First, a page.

The Systems Development Life Cycle (SDLC), or Software Development Life Cycle in systems engineering, information systems and software engineering, is the process of creating or altering systems, and the models and methodologies that people use to develop these systems. The concept generally refers to computer or information systems.
In software engineering the SDLC concept underpins many kinds of software development methodologies. These methodologies form the framework for planning and controlling the creation of an information system the software development process.
The System Development Life Cycle framework provides a sequence of activities for system designers and developers to follow. It consists of a set of steps or phases in which each phase of the SDLC uses the results of the previous one.
A Systems Development Life Cycle (SDLC) adheres to important phases that are essential for developers, such as planning, analysis, design, and implementation, and are explained in the section below. A number of system development life cycle (SDLC) models have been created: waterfall, fountain, spiral, build and fix, rapid prototyping, incremental, and synchronize and stabilize. The oldest of these, and the best known, is the waterfall model: a sequence of stages in which the output of each stage becomes the input for the next. These stages can be characterized and divided up in different ways, including the following:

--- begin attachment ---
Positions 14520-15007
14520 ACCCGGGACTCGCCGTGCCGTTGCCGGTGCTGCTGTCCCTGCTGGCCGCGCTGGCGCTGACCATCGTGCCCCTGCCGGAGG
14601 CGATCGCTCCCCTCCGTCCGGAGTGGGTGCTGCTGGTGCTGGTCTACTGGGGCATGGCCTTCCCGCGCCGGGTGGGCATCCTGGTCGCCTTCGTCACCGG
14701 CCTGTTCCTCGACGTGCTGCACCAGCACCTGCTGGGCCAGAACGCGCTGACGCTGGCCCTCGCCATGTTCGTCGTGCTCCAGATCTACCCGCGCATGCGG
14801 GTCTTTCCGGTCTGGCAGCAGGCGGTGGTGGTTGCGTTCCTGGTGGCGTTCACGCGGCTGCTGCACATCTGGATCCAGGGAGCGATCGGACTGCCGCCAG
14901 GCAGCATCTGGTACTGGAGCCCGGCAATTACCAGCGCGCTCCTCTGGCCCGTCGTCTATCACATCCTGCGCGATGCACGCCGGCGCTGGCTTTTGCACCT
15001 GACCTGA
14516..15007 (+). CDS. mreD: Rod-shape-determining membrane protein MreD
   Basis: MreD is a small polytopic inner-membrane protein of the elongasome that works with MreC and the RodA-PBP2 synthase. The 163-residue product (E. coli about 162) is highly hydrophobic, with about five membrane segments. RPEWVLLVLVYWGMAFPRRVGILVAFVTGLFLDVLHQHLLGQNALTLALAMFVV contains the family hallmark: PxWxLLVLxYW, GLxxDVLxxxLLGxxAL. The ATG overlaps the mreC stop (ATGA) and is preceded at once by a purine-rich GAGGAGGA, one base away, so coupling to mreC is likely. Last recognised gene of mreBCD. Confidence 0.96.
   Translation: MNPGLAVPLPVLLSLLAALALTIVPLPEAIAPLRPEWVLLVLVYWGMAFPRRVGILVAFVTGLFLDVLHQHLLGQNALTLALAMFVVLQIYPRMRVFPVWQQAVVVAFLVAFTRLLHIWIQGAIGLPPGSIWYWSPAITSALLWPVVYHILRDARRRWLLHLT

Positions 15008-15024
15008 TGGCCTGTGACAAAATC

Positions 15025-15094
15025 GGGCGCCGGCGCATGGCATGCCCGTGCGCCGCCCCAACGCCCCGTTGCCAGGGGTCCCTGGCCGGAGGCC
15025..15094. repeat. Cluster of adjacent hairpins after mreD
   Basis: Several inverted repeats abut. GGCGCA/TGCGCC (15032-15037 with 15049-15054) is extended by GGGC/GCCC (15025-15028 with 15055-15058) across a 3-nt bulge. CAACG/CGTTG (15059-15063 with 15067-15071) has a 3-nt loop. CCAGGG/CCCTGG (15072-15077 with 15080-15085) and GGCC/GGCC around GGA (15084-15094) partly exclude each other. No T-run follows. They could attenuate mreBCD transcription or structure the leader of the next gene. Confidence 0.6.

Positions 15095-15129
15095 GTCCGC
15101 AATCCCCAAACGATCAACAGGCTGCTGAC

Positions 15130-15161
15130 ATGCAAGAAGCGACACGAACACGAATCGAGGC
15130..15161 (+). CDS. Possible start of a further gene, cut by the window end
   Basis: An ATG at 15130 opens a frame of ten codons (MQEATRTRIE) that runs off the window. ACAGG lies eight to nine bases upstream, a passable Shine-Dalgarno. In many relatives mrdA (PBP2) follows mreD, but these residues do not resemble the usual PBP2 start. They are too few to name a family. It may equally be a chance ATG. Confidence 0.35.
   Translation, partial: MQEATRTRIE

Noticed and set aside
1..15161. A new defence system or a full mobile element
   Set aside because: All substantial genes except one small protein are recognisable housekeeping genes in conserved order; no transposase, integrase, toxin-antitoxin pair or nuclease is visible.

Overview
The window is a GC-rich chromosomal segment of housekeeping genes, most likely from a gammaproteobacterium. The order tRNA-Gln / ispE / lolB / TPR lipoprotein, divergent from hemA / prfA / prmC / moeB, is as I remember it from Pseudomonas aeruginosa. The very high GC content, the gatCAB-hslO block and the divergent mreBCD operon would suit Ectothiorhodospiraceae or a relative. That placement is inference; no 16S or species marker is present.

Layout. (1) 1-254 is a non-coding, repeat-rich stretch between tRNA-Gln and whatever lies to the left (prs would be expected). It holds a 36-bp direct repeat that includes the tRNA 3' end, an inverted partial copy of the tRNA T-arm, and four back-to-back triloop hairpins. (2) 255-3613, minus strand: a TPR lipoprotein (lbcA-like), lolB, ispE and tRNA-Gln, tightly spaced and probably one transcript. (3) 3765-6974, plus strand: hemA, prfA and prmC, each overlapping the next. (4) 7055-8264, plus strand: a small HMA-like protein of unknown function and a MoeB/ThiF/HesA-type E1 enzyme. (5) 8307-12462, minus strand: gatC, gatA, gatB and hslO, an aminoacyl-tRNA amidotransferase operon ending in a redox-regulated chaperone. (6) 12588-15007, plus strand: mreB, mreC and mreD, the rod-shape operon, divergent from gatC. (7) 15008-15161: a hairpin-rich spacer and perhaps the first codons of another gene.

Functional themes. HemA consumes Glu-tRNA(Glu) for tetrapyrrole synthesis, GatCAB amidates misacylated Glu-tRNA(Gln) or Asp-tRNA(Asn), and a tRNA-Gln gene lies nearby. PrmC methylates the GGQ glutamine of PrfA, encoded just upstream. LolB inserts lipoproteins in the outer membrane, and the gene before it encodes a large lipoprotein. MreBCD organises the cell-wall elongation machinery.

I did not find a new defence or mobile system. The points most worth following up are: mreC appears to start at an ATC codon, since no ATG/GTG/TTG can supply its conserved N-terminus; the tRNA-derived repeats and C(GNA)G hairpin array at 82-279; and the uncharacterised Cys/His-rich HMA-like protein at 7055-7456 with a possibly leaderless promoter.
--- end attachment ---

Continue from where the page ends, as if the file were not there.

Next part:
- Project planning, feasibility study: Establishes a high-level view of the intended project and determines its goals.
- Systems analysis, requirements definition: Refines project goals into defined functions and operation of the intended application. Analyzes end-user information needs.
- Systems design: Describes desired features and operations in detail, including screen layouts, business rules, process diagrams, pseudocode and other documentation.
- Implementation: The real code is written here.
- Integration and testing: Brings all the pieces together into a special testing environment, then checks for errors, bugs and interoperability.
- Acceptance, installation, deployment: The final stage of initial development, where the software is put into production and runs actual business.
- Maintenance: What happens during the rest of the software's life: changes, correction, additions, moves to a different computing platform and more. This, the least glamorous and perhaps most important step of all, goes on seemingly forever.